Betacam

Betacam Oxide / Betacam SP PAL, NTSC video cassettes
dark grey, rectangular plastic cassette, printed with text: Anti-Static Lid Betacam SP

Betacam SP video cassette

introduction to Betacam cassette transfer

Betacam (launched 1982) and Betacam SP 'Superior Performance' (1986) are the analog versions of the Betacam component video format, on half inch cassette-based tape. The original Betacam tapes are often referred to as Betacam Oxide, due to their ferric oxide tape formulation. As with their digital successors (Digital Betacam / Betacam SX / MPEG IMX), Betacam Oxide and Betacam SP were particularly popular in broadcast contexts.

At Greatbear, we've the wide range of equipment and experience needed to make the best quality transfers from all variations of Betacam video tape.

We offer a range of delivery formats for our video transfers. We use the International Association of Sound & Audiovisual Archives Guidelines for the Preservation of Video Recordings, delivering FFV1 lossless files or 10-bit uncompressed video files in .mkv or .mov containers. We create viewing files as H264 encoded .mp4 files or DVD. We can deliver any other digital video files,  according to your needs. 

We can provide the appropriately-sized usb media for your files, or use media supplied by you, or deliver your files online. Files delivered on hard drive can be for any operating system MacOS, Windows or GNU/Linux and filesystems (HFS+, NTFS or EXT3).

Due to varying tape durations and their gradual physical degradation, it’s not always appropriate to create fixed prices for our services. We’ve found that assessing tapes prior to confirming costs a more accurate and fair method.

We offer free assessments please contact us to discuss your project.

 

Betacam machines

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Betacam format variation

Betacam
tape type
colour encoding
system
BVW75 analogue replay & digitisingDVW D-Beta replay & SDI transfer4 audio channels capturedpreservation of LTC & VITC timecode supported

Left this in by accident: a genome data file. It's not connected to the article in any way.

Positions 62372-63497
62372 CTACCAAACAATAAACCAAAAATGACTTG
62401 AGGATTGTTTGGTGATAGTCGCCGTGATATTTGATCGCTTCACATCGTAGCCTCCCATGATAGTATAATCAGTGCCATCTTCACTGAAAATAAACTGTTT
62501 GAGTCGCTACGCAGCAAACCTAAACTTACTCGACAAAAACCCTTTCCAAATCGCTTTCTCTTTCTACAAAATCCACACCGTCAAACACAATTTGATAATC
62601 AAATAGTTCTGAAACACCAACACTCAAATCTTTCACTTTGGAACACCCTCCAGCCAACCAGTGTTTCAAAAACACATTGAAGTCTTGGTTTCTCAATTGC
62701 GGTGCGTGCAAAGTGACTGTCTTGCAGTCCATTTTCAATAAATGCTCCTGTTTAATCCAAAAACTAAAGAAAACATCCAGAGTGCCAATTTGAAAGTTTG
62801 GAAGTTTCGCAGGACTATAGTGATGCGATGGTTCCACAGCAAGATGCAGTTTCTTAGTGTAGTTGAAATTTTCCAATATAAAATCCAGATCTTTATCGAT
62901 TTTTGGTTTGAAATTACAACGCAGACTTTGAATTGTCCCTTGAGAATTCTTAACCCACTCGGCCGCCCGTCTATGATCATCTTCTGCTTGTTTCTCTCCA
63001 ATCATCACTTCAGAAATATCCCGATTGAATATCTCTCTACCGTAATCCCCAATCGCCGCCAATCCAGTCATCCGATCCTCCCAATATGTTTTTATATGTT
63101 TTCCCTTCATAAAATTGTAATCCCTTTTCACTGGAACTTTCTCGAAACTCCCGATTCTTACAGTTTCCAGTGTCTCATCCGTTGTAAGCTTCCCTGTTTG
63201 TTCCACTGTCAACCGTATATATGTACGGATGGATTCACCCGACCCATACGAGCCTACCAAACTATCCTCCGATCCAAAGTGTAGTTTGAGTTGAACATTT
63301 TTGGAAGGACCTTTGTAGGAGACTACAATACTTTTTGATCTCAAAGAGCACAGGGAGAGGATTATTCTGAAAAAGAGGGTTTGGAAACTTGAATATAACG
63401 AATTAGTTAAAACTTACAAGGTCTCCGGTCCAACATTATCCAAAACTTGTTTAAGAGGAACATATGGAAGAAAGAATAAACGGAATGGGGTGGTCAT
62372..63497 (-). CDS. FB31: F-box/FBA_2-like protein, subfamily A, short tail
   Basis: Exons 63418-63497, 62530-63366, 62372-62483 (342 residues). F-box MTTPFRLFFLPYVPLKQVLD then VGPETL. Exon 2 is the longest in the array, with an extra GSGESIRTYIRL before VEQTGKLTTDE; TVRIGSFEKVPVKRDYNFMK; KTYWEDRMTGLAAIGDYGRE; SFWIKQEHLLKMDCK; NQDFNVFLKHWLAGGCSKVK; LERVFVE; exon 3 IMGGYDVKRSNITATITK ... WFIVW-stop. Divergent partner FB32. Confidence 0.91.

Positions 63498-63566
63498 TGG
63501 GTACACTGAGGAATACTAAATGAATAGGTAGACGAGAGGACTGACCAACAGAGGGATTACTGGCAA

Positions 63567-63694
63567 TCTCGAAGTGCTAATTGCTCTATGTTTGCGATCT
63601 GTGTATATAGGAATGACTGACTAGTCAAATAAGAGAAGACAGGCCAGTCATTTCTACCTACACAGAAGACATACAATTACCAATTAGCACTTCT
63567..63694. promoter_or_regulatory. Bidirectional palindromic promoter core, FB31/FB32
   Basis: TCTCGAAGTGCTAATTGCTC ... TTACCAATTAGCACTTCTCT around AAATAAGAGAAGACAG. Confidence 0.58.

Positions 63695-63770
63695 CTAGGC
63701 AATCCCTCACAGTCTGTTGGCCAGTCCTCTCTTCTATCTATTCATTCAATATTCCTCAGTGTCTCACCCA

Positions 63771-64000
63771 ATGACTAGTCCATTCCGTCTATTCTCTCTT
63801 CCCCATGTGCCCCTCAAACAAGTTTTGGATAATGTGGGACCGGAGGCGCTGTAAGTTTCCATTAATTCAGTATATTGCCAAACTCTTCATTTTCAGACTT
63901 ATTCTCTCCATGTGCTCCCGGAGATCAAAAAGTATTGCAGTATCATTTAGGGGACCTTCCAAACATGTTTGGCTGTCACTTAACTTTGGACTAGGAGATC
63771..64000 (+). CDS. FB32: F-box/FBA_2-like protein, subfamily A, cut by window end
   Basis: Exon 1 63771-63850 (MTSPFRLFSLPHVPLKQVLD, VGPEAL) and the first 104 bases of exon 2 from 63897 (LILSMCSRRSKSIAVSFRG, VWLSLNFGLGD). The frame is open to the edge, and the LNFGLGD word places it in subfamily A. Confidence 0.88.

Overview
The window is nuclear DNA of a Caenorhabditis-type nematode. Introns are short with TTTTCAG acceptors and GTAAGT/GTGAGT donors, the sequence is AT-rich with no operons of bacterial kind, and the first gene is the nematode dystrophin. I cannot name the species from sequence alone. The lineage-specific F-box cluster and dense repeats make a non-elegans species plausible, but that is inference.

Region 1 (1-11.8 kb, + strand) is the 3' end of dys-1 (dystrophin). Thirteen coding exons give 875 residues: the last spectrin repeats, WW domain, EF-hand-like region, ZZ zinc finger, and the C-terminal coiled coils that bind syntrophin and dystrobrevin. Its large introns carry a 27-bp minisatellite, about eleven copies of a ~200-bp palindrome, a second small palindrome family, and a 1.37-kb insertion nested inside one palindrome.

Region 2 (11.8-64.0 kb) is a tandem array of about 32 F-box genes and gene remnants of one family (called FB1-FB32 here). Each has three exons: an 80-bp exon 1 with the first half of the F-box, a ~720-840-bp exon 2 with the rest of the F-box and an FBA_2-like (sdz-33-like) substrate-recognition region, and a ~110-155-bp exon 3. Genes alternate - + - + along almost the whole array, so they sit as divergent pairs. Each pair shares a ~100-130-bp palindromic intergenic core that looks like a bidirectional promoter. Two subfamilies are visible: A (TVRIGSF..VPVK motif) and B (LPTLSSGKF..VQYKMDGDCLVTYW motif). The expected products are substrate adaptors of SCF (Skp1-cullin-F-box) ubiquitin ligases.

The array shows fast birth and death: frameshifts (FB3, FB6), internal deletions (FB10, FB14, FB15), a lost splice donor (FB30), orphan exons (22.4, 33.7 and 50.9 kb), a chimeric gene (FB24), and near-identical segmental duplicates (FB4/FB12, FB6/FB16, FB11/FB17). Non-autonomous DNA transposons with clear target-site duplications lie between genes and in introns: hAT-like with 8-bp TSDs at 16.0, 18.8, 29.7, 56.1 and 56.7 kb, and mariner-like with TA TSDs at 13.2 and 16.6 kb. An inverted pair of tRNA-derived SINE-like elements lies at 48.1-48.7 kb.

Betacam OxidePALn/a
Betacam SPPAL
Betacam OxideNTSCn/a
Betacam SPNTSC

Betacam SP cassette shell open, showing ½ inch / 12.7mm tape inside

Sony J-3 SDI & Sony BVW 75 (NTSC) Betacam SP machines

Betacam SP cassette dimensions: 15.6 x 9.6 cm. We also transfer the larger 25.3 x 14.4 cm tapes

Betacam tape risks & vulnerabilities

Betacam and Betacam SP used different tape formulations and not all machines are able to replay the earlier ferric oxide based recordings. Many of these earlier 'Oxide' tapes and some Betacam SP suffer from binder hydrolysis or 'sticky shed syndrome' and need treatment before they can be safely replayed and digitised.

The half inch wide tape used for these formats is thinner than earlier analogue formats at 14µm or 20µm thick. Any mould growth on the edge of the tape pack can be catastrophic, sticking the top or bottom edge of the tape layers together and ripping the tape when wound or played.

Betacam was a very successful and popular broadcast format and machine obsolescence isn't a huge issue at the moment. Generally these machines are reliable and long-lasting but this won't always be the situation, and key spares must be sourced and preserved for the future.

Betacam video history

First developed by Sony in 1982, the Betacam component video format was aimed at the professional and broadcast market.

By recording luminance (Y) to one track and colour (R-Y/B-Y) to a separate track, Betacam was able to achieve 300 lines of horizontal luminance resolution and 120 lines chrominance resolution, on a relatively cheap cassette-based format (cf. 30 lines chrominance resolution for VHS, Betamax, U-matic and Video8 formats).

Betacam SP, which was introduced in 1986, replaced ferric oxide tape with denser, metal-formulated tape, allowing an increase in horizontal luminance resolution to 340 lines, and the development of larger cassettes, extending recording time to 90 minutes. Betacam SP also added FM audio recording to support four audio channels available for recording and playback.

Betacam SP became an industry standard in television acquisition and post-production in the 1990s.